Rose Swanger has run her own solo practice in Knoxville, Tenn., for four years. She wants to grow, preferably by buying a soon-to-retire advisor’s book or perhaps by bringing on a junior partner. But she hasn’t had much luck with either.
Swanger has a degree in medical technology and worked for the American Red Cross. After she and her husband, a physician, moved to Knoxville, they lost a lot of money in bad investments. “I learned physicians are not good investors,” she says. “They take advice from each other.”
With that in mind, she threw herself into reading books on finance. She ended up getting an MBA in financial planning and, later, her CFP designation. In 2009, Swanger joined what she describes as an “insurance-based” firm. Two years later, she launched her own practice, specializing in physicians.
Now, with about $10 million in assets, she wants to boost growth and is thinking of tapping the glut of advisors near retirement age by buying a book of business. She’s attended some Financial Planning Association chapter meetings but, generally, people brush her off or they aren’t the right fit. She hasn’t gotten very far asking her broker/dealer for a good match either. Plus, she finds the process uncomfortable. “I feel like a shark, just looking for older people,” she says. Her alternate plan is to find a junior partner who would be on an ownership track, though currently she doesn’t even want to hire an assistant. “It would be like teaching my teenage daughter driving,” she says.
What are her options?
Strategy & Resources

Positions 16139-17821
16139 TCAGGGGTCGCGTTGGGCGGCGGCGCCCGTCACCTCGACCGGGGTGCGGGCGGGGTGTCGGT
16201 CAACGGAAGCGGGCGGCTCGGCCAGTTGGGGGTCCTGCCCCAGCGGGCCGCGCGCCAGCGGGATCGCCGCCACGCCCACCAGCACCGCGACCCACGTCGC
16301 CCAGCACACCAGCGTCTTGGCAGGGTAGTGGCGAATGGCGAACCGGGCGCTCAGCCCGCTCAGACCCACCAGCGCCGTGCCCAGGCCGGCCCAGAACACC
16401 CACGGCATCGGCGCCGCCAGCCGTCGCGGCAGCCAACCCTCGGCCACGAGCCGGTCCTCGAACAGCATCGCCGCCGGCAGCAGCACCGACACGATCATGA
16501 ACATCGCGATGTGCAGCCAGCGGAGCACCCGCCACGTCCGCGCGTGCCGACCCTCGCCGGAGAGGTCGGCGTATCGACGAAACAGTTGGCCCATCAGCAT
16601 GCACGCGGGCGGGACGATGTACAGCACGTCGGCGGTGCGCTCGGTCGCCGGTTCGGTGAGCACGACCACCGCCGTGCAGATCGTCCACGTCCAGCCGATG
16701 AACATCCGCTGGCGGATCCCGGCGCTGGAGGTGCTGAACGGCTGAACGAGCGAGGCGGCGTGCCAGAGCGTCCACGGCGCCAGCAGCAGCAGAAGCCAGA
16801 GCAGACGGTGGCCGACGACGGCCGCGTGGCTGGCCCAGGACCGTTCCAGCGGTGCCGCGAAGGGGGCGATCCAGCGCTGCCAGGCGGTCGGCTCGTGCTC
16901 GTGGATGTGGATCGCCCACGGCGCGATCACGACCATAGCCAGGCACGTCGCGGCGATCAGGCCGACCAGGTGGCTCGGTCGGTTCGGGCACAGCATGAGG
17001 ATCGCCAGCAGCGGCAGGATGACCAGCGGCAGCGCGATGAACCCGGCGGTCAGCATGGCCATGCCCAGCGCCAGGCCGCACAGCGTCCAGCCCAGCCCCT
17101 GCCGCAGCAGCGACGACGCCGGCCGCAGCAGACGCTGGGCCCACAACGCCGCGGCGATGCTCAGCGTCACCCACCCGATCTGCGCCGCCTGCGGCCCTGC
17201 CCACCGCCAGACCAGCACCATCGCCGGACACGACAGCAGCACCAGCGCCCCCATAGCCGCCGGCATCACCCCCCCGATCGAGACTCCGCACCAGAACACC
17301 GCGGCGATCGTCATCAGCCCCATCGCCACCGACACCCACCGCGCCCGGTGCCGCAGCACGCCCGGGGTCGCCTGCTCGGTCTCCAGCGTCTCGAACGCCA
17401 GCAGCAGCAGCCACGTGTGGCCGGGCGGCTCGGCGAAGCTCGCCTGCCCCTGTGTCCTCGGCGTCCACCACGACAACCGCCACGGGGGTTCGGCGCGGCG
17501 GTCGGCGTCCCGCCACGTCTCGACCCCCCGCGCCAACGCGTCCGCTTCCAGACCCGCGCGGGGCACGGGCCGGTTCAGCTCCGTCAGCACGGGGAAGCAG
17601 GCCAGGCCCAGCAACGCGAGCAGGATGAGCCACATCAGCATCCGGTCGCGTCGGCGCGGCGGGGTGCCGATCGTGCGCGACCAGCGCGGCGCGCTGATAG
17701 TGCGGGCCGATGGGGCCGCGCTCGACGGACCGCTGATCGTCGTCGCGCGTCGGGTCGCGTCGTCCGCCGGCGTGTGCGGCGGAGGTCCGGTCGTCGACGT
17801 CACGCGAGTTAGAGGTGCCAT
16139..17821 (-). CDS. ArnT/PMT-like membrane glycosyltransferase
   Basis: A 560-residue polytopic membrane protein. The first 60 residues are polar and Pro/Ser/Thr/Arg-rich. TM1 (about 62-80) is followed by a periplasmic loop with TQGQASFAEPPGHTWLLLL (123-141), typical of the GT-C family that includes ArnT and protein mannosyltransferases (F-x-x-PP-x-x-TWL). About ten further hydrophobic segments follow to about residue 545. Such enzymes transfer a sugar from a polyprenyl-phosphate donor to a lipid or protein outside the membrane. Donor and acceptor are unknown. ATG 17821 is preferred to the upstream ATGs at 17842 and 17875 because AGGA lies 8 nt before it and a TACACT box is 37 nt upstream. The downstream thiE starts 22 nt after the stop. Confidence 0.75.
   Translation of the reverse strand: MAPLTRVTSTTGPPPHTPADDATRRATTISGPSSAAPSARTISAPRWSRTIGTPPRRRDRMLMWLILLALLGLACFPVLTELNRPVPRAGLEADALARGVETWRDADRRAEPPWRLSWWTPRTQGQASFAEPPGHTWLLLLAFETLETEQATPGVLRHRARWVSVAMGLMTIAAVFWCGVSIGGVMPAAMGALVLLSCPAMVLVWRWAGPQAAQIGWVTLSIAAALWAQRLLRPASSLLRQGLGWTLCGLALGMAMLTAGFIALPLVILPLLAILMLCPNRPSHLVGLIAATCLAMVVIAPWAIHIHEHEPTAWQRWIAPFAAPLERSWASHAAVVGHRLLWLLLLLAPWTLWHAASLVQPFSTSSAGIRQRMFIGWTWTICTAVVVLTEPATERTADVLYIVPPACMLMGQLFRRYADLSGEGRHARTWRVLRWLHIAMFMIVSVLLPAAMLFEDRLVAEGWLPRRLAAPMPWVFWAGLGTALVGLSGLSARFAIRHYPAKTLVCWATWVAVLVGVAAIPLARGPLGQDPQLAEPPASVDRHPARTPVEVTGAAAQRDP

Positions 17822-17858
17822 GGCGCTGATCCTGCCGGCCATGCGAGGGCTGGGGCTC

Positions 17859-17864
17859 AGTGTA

A small practice without a staff—I’m not sure she has enough to offer a seller. I think she needs to have more of a proven track record. Most sellers want to get paid but they also want to make sure their clients are taken care of. As a one-man band, it’s hard to guarantee that.
She needs to add to her staff so they can take care of client services and she can take care of rainmaking.
Actually, I’m not sure buying a book of business is the best option for her. Just having the capital doesn’t mean it’s a good idea. I think she would be better off joining a larger firm. Not being bought, but partnering with an ensemble practice, where she could learn how a bigger financial planning firm is run, from technology to support staff and workflow. She would look around her community for some of the larger places that can coach her in how to grow her business to something like $50 million or even $100 million. At that point, she’ll have more clarity around the client service experience. Once she gets exposure to a team-based environment and becomes more established, she can even buy out one of the people in that firm, rather than trying to do it on her own.
She can consider talking to her broker-dealer about what larger team-based organizations and branch offices she could join. She wouldn’t have to give up her independence. But it should be a collegial environment where she can learn directly from other people about how to grow.
I think physicians as a target market is too broad. She would be better served by targeting specialists.
Director of business consulting,
The Ensemble Practice